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Arch Manning commitment just the latest win for University of Texas athletics

  • June 24, 2022

verbal commitment to the University of Texas on Thursday added another emphatic data point to what has been an epic sports year for the Longhorns.  

It’s been the kind of year you fear if you’re another school trying to compete with a program that – when not affected by a pandemic – has made a routine of generating and spending extraordinary amounts of money while fielding a slightly above-average number of teams. 

Texas won four NCAA team championships this year, taking the titles in men’s indoor track and field and three spring sports: women’s tennis, rowing and men’s golf. The Longhorns also had six second-place finishes, according to a recent athletics department news release. That’s top-two results by half of Texas’ teams. 

With Arch Manning commitment, Texas football could be ready to take SEC by storm

OPINION:Longhorns’ bet on Steve Sarkisian recruiting them out of awful decade paying off

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Not long after Manning announced his decision, the Texas athletics Twitter account interrupted a sequence of Tweets celebrating the 50th anniversary of Title IX with one that read: “It’s a whole lotta fun being a Texas Longhorn y’all”. 

During the afternoon, University President Jay Hartzell got in on it. 

Around midday, he had earnestly tweeted: “As a longtime magnet for talent, UT brings exceptional people to Austin, and we’re seeing that same story at @DellMedSchool. These outstanding people offer a level of care to Central Texas that one expects from a world-class academic medical center” 

A couple of hours later, he re-Tweeted himself, adding, “As it turns out, I could’ve stopped today’s tweet at, ‘As a longtime magnet for talent, UT brings exceptional people to Austin.’ #AGNB” – the hashtag a reference to the “All Gas, No Breaks” catchphrase that Sarkisian has been using since his arrival.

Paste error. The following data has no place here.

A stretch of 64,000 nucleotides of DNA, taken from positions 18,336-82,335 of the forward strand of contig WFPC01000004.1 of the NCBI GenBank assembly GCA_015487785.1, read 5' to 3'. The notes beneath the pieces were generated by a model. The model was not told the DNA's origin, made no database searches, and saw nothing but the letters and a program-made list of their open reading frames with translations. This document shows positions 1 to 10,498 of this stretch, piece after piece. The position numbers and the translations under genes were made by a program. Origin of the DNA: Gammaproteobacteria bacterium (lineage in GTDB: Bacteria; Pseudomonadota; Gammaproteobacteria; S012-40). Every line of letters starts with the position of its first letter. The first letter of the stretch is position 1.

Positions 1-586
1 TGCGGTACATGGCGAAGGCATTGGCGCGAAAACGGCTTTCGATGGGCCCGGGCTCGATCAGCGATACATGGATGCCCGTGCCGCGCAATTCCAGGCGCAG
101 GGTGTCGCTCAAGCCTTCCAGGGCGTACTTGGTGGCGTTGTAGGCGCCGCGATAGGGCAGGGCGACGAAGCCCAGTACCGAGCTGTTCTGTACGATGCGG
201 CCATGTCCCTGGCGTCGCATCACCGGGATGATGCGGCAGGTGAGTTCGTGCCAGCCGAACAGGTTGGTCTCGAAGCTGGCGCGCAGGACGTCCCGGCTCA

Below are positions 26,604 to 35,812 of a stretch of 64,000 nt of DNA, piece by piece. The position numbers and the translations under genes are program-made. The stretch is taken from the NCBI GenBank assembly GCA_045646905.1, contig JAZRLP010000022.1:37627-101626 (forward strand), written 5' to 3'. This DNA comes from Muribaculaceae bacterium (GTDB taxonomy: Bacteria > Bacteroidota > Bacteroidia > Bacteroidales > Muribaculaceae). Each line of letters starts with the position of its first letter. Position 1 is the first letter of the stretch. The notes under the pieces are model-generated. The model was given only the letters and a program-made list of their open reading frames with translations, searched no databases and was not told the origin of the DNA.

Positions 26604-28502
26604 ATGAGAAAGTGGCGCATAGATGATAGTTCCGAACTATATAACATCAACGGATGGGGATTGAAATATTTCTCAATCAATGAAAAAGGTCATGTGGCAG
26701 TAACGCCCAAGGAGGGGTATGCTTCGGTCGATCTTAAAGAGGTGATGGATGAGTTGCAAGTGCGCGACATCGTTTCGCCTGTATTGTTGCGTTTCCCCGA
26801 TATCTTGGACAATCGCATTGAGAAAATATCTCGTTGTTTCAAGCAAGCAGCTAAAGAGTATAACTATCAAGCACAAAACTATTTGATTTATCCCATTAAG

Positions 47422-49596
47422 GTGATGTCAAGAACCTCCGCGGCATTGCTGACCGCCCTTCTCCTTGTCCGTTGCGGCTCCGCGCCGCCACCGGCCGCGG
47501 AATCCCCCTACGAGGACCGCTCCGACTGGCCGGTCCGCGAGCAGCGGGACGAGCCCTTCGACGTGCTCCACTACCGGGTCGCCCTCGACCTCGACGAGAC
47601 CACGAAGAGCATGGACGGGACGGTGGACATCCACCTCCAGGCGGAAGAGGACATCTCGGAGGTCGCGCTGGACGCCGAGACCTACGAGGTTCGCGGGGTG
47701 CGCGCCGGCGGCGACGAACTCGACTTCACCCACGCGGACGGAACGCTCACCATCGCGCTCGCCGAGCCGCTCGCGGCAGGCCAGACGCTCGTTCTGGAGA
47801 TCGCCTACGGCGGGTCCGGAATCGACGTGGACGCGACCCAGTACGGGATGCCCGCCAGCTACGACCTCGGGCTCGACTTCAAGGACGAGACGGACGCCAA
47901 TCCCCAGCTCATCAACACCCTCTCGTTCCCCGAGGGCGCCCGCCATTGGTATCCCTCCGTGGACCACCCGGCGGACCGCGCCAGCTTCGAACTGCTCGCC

Texas’ athletics success this year allowed it to clinch its second consecutive Division I Learfield Directors’ Cup, honoring all-around sports achievement, before the baseball championship was settled. The Longhorns have displaced Stanford, which had won the Directors’ Cup 25 years in a row. 

The Cardinal remained second heading into the baseball College World Series, with Michigan and Ohio State next.   

The Directors’ Cup scoring system, which is based on performance in 19 sports, tends to favor schools with more teams. Stanford has 36 teams, Ohio State 35 and Michigan 29. 

Texas has outdistanced them while fielding 20 – one more than the average for a Division I school, according to data compiled by the NCAA for the 2020-21 school year. 

But Texas averaged $219 million in operating revenue and $206 million in expense in 2016-17, ’17-18 and ’18-19, according to NCAA financial reports compiled by USA TODAY Sports in partnership with the Knight-Newhouse Data project at Syracuse University. 

Ohio State averaged $200 million in revenue and $199 million in expense over those years, Michigan $193 million in revenue and $183 million in expense. 

Returning to sustained success in football as it gets ready to move from the Big 12 Conference to the Southeastern could make Texas even tougher to catch. And while that may not happen for a while, even with Manning verbally in the fold, the Longhorns already have sports momentum going for the 2022-23 school year. 

On Thursday morning, the Big 12 announced the results of its preseason volleyball coaches’ poll. At No. 1, with all but one of the first-place votes: Texas.   

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